Thiel, in fact, represents a high-water mark for the Court's recognition of such possible cognizable classes. In recent years, the Supreme Court has looked primarily to race and sex to find distinctive groups. Further, since the civil suit in Thiel involved the Court's supervisory power over the administration of justice in the federal courts, 328 U.S. at 225, 66 S.Ct. at 988, consideration of the principles of comity and the deference owed to a state's criminal justice system did not arise. Regardless of the weight to be given Thiel, even broadly interpreted it would not encompass attitudinal classes.
The court today, however, enters uncharted waters when it recognizes attitudes or opinions as sufficient to create a distinctive group. Attitudes and opinions, unlike the characteristics that underlie recognized cross-sectional groups, may change rapidly, whimsically, and without objective manifestation. The extreme reach of the court's opinion is reflected by this statement:
Insofar as Witherspoon does afford authority for recognition of WEs as a distinctive group, we observe that Justice Stewart's opinion came to the conclusion that "in a nation less than half of whose people believe in the death penalty, a jury composed exclusively of such people cannot speak for the community." 391 U.S. at 520, 88 S.Ct. at 1776. Justice Stewart observed that in 1966 47% of the American public were opposed to capital punishment, while 42% were in favor and 11% were undecided. Id. Time has caused a shift in these attitudes, however. See Vidmar Ellsworth, Public Opinion and the Death Penalty, 26 Stan.L.Rev., 1245, 1249(1974). The public support for the death penalty was 51% in 1969 and 59% by 1973. Id. Figures in the November 1982 Gallup Report show 72% in favor of the penalty. Thus, there is a question concerning the validity of an assumption underlying the Witherspoon analysis.
Further, we also observe that there was evidence before the district court of the volatility and emphemeral nature of such attitudes. Dr. Gerald Shure testified that classifications can shift during a series of questions and some jurors can change their attitudes during the trial. The number of WEs has evidently varied from 23% of the population to 11-17% of the jury eligible population.
If prospective jurors, who would take an oath to decide a case on the basis of the law and facts presented, could be excluded for cause because they were white or black, or, based on questions elicited on voir dire, because they were pro-ERA, pro-life, Republicans or Democrats, such a systematic exclusion from the panel, would encroach upon a party's sixth amendment right to have a cross-sectional jury.
Supra at 230. The court could not make this statement unless it believed that the opinions and attitudes it itemizes are sufficient to create cognizable classes. However, while individuals may be classified according to their expressed attitudes, the constitutional issue is whether such classification is durable enough and objective enough to create a recognizable group. If a jury panel were questioned closely enough, a great many additional classes might emerge. It would be absurd, however, to suggest that the sixth amendment would prevent the exclusion for cause of each such class.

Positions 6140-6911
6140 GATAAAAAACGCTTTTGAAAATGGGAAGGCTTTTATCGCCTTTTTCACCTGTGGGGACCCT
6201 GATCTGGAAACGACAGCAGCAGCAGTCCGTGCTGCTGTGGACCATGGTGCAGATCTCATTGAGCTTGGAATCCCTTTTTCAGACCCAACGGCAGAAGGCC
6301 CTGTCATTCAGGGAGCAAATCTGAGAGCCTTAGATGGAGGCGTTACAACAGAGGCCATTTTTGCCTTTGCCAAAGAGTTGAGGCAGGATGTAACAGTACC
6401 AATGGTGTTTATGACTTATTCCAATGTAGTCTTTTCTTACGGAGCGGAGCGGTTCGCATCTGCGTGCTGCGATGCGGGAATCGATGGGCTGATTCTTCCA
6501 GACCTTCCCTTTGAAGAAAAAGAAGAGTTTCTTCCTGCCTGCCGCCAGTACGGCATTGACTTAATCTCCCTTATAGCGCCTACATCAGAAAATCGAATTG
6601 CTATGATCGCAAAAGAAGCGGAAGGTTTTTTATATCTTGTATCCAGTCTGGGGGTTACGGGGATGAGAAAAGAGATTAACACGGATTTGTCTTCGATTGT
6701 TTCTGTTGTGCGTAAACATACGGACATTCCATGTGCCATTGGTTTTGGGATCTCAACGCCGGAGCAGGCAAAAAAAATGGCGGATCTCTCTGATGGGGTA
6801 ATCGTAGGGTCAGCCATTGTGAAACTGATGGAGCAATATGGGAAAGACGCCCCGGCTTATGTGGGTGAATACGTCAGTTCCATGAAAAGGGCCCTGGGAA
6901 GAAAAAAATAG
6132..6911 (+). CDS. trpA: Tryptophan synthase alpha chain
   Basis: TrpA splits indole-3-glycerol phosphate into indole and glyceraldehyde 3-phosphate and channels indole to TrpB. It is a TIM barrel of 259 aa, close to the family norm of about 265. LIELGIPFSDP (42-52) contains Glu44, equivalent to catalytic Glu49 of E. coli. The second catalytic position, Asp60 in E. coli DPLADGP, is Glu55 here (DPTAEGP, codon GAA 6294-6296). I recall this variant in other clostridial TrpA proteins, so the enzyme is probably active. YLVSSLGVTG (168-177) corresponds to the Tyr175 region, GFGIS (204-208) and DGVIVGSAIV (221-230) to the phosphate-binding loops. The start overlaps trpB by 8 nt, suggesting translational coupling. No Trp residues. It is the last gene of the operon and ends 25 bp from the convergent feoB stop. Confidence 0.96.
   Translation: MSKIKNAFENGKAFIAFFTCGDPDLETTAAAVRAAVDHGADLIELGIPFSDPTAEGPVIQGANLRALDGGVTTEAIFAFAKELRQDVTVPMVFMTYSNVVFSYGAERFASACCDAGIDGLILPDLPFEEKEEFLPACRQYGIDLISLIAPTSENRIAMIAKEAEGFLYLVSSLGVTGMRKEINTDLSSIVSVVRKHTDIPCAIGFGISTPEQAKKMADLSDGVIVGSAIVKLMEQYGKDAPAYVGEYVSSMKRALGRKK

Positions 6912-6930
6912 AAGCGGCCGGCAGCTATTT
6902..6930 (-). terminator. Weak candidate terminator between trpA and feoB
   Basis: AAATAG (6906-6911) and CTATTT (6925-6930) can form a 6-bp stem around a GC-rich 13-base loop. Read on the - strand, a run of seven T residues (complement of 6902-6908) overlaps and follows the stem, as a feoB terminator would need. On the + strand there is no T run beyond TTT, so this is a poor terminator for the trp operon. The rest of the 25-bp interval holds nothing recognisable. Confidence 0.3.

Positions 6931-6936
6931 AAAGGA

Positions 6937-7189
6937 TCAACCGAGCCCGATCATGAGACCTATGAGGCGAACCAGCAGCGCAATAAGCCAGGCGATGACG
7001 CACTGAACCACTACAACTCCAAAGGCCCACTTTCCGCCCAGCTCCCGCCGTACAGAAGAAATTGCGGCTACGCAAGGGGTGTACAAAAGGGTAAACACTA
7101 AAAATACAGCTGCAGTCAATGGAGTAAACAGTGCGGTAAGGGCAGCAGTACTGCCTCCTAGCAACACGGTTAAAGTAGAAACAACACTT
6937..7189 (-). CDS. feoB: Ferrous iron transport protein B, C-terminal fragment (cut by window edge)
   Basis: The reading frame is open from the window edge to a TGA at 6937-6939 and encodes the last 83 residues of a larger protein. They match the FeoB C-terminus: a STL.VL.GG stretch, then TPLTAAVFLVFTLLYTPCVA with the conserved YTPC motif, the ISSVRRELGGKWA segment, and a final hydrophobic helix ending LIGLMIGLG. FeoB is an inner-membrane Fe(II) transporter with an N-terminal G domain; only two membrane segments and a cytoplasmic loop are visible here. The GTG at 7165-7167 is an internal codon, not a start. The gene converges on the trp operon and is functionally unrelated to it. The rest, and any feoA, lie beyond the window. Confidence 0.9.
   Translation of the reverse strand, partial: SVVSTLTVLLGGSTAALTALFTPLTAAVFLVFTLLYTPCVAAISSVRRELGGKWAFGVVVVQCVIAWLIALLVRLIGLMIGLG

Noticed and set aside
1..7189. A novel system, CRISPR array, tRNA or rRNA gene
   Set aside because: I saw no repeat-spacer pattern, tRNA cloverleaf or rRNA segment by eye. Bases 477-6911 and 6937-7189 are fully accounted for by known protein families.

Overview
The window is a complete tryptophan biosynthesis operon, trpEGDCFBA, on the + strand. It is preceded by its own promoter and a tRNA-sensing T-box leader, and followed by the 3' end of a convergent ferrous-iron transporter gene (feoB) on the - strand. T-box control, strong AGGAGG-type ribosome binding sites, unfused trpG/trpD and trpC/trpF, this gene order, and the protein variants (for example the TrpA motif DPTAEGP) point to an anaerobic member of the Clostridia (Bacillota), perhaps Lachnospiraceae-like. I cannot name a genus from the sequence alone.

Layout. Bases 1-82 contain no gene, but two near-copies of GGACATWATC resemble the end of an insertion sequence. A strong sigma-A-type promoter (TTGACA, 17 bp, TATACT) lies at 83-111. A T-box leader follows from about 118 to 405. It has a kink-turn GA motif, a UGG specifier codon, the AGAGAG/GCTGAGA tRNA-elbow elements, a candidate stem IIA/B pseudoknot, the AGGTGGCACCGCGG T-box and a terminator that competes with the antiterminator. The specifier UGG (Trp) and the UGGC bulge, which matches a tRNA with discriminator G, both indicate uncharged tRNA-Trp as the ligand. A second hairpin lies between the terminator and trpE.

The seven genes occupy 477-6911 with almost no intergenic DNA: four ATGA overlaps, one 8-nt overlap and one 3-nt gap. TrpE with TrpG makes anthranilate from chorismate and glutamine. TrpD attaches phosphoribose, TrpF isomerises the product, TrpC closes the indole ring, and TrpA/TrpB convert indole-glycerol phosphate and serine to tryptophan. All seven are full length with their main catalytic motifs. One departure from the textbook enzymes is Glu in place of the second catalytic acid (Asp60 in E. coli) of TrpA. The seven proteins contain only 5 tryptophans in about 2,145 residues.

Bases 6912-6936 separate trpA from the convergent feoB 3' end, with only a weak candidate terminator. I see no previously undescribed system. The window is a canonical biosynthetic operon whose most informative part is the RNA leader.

For example, in McCree's case, those who knew either the defendant or the victim, those who were victims of crime, and those who had relatives involved in police work were identified, and, since each such group had some predisposition toward the case that justified disqualification, were removed for cause. The logical conclusion from the court's action today is that such groups of jurors may in the future become the subjects of empirical studies as to their attitudes and subsequently be found to compose cognizable groups that cannot be so excluded for cause. The folly of such an outcome is obvious.
The reasoning of the Supreme Court of California is most persuasive in this regard:
Persons who would not be willing to vote for the death penalty come from diverse backgrounds and experiences, and may have diverse views on all other matters. Their unwillingness to vote for death may come from many sources: religious conviction, political alignment, moral philosophy, refusal to take such an awesome responsibility, or simply a feeling that "I just couldn't live with it." They do not comprise a distinctive, self-conscious group; one's identity is defined in part by his or her gender, race, religion, and other matters, but not generally by one's views on the single question of whether one would vote against death if chosen as a juror in a capital case. We conclude that the class of persons united only by their determination to vote automatically against the death penalty — a class divided in all else, including even their reasons for refusing to consider the death penalty — is not a cognizable class * * *.